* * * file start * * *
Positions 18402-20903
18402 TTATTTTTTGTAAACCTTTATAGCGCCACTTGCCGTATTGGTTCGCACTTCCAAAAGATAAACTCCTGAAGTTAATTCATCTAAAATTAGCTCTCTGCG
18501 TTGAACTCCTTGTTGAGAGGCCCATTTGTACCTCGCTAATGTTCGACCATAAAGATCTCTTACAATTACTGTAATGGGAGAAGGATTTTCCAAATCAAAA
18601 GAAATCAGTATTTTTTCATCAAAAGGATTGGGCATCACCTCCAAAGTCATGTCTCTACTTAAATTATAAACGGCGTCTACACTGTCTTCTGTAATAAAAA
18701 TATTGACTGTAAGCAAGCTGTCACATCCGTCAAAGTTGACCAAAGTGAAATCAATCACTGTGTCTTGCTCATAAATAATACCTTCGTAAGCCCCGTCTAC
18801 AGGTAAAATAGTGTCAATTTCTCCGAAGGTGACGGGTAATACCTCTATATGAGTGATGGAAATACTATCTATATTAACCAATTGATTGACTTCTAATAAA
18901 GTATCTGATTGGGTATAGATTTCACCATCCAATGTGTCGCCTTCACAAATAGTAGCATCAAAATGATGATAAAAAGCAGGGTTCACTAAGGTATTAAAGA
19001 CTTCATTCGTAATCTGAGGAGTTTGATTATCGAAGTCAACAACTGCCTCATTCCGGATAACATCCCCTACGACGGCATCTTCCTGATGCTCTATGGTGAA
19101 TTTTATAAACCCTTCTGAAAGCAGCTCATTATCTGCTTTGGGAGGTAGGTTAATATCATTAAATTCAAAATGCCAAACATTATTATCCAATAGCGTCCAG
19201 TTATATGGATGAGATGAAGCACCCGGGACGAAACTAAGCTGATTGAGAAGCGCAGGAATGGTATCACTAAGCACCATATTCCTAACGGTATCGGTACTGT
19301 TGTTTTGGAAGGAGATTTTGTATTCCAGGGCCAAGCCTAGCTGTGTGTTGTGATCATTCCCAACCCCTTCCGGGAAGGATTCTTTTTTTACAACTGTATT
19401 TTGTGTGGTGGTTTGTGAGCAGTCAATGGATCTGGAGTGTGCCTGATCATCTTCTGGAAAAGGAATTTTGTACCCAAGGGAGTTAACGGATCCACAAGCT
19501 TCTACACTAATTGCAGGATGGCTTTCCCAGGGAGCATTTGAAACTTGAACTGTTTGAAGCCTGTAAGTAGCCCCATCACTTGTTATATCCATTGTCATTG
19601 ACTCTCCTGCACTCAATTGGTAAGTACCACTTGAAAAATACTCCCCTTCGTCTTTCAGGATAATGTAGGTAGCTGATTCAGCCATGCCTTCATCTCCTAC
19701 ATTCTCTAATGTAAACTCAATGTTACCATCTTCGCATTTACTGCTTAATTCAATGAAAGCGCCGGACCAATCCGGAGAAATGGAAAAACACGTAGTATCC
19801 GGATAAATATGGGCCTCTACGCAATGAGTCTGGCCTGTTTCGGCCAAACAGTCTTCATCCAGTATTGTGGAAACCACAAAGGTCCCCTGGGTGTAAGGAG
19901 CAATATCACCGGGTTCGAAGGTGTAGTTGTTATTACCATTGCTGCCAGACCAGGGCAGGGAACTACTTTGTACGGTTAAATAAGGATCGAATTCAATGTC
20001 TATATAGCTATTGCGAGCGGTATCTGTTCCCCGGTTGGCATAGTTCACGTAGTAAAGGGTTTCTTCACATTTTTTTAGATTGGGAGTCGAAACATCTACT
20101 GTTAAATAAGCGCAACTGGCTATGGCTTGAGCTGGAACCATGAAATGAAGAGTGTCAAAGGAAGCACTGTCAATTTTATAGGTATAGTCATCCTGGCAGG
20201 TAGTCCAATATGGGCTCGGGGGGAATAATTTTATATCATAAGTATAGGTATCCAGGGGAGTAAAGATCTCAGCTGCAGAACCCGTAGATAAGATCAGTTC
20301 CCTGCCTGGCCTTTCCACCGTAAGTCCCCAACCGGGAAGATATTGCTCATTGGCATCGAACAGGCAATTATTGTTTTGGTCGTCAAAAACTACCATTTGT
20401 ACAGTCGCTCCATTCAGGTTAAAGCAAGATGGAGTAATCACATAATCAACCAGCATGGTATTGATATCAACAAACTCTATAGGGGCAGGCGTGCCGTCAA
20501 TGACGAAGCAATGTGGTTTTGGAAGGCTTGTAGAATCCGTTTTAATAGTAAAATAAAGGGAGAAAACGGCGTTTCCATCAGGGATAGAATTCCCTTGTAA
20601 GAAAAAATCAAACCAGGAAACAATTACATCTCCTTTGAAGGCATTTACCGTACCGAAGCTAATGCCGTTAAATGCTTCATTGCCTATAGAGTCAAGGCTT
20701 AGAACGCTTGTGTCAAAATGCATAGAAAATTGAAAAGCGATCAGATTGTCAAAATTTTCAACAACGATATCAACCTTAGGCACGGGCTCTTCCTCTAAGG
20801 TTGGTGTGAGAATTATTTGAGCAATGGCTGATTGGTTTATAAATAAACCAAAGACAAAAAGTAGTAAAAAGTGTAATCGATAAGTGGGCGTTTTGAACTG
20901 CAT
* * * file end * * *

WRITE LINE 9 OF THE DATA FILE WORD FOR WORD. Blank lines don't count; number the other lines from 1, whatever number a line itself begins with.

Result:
19101 TTTTATAAACCCTTCTGAAAGCAGCTCATTATCTGCTTTGGGAGGTAGGTTAATATCATTAAATTCAAAATGCCAAACATTATTATCCAATAGCGTCCAG